No Talks Unless Israel Halts Settlements: Abbas

Palestinian President Mahmoud Abbas on Thursday ruled out resuming peace talks with Israel unless it stops building of settlements in the occupied territories and insisted on the Palestinians right to "legitimate resistance."

Abbas made the comments during the inaugural meeting of the new 23-member Central Committee that his Fatah party elected during its first convention in two decades.

He said negotiations with Israel would only resume "on the basis of commitments made by both sides … particularly a halt to all forms of settlement activity without exception in Jerusalem and the rest of the occupied territories."

"Legitimate Resistance"

Abbas also stressed that while the Palestinians remain committed to peace, they also "reserve the right to use legitimate resistance, guaranteed under international law" against the Israeli occupation.

Abbas welcomed "the efforts of U.S. President Barack Obama and his insistence on the need to create a Palestinian state and to totally halt settlement activity."

Israel’s hawkish Prime Minister Benjamin Netanyahu has risked a rift with Washington by refusing to heed calls to freeze building of settlements, which the international community considers illegal and a major hurdle in Middle East peace efforts.

Earlier, the head of a delegation of U.S. Democratic members of Congress blamed the Palestinians for failing to hold talks with Israel, calling it the "largest thing" impeding the peace process.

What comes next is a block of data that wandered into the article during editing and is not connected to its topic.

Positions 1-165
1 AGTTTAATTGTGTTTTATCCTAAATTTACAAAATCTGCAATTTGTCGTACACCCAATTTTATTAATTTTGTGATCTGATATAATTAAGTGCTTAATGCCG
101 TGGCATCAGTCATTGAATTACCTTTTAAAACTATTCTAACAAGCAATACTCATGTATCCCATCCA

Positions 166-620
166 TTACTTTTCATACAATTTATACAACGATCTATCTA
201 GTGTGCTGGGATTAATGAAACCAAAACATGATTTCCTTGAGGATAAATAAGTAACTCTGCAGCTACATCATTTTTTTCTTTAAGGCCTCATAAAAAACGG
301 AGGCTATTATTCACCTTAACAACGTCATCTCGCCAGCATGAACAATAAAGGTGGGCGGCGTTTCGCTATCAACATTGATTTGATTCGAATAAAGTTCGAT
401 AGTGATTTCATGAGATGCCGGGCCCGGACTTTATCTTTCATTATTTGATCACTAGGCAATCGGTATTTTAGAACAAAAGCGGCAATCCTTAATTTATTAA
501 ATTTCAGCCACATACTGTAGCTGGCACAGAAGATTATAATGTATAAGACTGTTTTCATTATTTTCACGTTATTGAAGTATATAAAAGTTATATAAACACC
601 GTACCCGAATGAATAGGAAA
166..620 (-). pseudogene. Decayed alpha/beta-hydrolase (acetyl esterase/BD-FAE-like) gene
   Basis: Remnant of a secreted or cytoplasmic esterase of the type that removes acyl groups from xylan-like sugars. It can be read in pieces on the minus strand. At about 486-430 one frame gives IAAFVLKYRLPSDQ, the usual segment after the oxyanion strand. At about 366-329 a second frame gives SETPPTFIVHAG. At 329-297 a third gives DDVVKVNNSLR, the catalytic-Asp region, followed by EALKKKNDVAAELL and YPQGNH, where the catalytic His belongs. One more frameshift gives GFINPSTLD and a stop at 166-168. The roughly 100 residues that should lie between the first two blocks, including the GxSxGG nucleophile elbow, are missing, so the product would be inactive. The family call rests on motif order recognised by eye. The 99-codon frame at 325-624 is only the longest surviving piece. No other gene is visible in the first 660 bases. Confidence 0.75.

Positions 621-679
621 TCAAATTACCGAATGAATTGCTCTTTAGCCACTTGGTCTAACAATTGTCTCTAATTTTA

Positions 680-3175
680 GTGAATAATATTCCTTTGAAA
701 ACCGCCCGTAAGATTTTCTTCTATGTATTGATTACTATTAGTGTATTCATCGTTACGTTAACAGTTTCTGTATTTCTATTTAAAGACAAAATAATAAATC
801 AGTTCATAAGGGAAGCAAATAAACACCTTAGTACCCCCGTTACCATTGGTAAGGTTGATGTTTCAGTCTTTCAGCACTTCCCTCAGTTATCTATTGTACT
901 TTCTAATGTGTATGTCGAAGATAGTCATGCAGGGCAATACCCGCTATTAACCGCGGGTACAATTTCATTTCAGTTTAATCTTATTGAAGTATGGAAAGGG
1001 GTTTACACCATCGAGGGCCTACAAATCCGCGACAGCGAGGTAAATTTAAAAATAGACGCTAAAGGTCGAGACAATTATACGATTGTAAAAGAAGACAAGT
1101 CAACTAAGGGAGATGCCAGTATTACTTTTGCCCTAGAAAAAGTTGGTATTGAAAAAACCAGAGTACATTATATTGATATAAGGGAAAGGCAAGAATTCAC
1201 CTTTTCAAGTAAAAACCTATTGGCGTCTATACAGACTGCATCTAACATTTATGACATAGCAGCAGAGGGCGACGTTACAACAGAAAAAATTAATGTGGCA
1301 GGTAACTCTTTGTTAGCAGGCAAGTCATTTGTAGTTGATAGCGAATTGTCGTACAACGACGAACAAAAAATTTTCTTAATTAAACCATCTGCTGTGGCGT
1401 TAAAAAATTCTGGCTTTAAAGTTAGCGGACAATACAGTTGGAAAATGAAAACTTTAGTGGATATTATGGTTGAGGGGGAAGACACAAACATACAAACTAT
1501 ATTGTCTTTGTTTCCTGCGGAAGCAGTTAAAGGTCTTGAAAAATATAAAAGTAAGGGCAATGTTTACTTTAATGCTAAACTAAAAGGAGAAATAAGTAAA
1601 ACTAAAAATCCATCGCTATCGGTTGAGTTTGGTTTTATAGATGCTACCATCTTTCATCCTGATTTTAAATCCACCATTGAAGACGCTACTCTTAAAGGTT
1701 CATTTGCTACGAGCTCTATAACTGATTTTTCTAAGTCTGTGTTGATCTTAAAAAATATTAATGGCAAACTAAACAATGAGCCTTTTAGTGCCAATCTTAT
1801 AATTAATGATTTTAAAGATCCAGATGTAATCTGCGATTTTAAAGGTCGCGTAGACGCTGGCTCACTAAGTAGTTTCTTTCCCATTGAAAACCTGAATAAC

"I think the largest thing impeding the negotiations at this point is simply the unwillingness of Abbas to sit down (with the Israelis)," House Majority Leader Steny Hoyer told reporters in Jerusalem.

The Fatah congress, which opened Aug. 4, was due to formally conclude after officials announce later Thursday or Friday election results for its 120-member Revolutionary Council.

Abbas hailed the gathering as "a huge success."

"This congress marks the beginning of a reform and renewal process within Fatah," said Abbas, who was confirmed as party leader during the congress in the occupied West Bank town of Bethlehem.
 
Injection of Fresh Blood

The 2,000 delegates renewed Fatah’s Central Committee in an election seen as an injection of fresh blood that could revive the Palestinian party founded by the iconic leader Yasser Arafat half a century ago to pursue independence, a movement that has lost much of its clout in recent years.

Marwan Barghuti, a popular leader, was among those elected to the Central Committee, even though he is serving five life sentences in Israel for his role in deadly attacks.

Top Palestinian negotiator and former prime minister Ahmed Qurei, who lost his seat on the committee, claimed "interventions" sullied the balloting.

He told the London-based al-Quds al-Arabi newspaper he formally complained to the Fatah leadership "not only against the results but also against the entire process of elections."

The daily also cited Qurei — who served as chief negotiator during the Annapolis peace talks in 2007 and 2008 — as saying he no longer believes a two-state solution to the Middle East conflict is realistic.

"Such a solution is quasi-impossible. How can there be a state whose borders are not defined, whose territory is cut up by settlements," he said.

The talks he chaired were launched under U.S. sponsorship in November 2007, but the Palestinians suspended the process during Israel’s war on the Hamas movement in Gaza at the turn of the year.

(Agencies)

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